Motivation drives ambition, commerce, and choice. Why pick one job over another? Why buy one car over another? Why choose the red jacket over the black jacket when you are getting dressed in the morning, or watch a movie rather than read a book?
Understanding why you do what you do and the choices you make, both good and bad behaviors, is useful in modifying those behaviors. It’s also important to understand the motivations of your colleagues, clients, life partners, children, teachers, friends, neighbors…you get it. Businesses say that they now want to hire for people skills. I think the secret to having good people skills is to understand the motivations behind each person you work with.
For us, understanding other people’s motivations is a key element for a successful project. When we first start a project, we use our “Project Priorities” chart (see attached). We encourage our clients to make the tough choices about which is more/most important to them: Budget? Quality? Being Green/Sustainable? Having all the tech toys? Design? Authenticity?
If you are motivated by money, Budget may be most important to you. Within that budget category is the question: should we consider resale value of the improvements or just fulfill the current needs and desires? Should long-term payback of energy savings be considered or only initial cost?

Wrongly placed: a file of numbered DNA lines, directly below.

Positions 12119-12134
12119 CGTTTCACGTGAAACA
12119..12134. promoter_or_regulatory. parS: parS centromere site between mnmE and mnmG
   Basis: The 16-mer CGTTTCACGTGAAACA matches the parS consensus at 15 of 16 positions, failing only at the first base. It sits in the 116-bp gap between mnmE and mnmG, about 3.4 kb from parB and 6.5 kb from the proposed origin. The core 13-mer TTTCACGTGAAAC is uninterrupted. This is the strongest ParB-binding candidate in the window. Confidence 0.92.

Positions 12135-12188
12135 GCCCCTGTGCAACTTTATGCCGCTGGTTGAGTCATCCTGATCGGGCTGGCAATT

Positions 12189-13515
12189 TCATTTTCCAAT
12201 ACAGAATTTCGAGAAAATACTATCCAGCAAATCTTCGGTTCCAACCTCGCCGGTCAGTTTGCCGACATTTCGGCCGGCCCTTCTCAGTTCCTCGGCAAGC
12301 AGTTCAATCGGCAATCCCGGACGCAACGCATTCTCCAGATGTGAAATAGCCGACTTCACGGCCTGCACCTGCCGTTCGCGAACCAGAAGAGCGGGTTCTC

If we come to a common understanding of our clients’ motivations and priorities, decision making is simplified and our chances for a successful project conclusion are greatly increased.
Now have you guessed my inner motivations yet? Although design is one of my top motivators, my number one motivator is that priceless feeling we get when a project is judged a success, not by our peers with awards, but by the people who will use the space, and by our clients (not necessarily the same people).
What motivates you? When you have your next architecture and interior design project, give us a call! Perhaps we can do for you what one of our clients wrote in his testimonial:
“Leslie should have been a psychiatrist. I ask her to come up with design proposals for a new lobby in an office building or the layout of a larger tenant office. During the process, she identifies my deep-seated motivations, fears, and goals and make tactful but firm suggestions for a solution. Cautiously at first, I ease myself into the process and before I know it, I feel much better. It works!” -John Kiger, Graystone Corporation (The Dupree Company).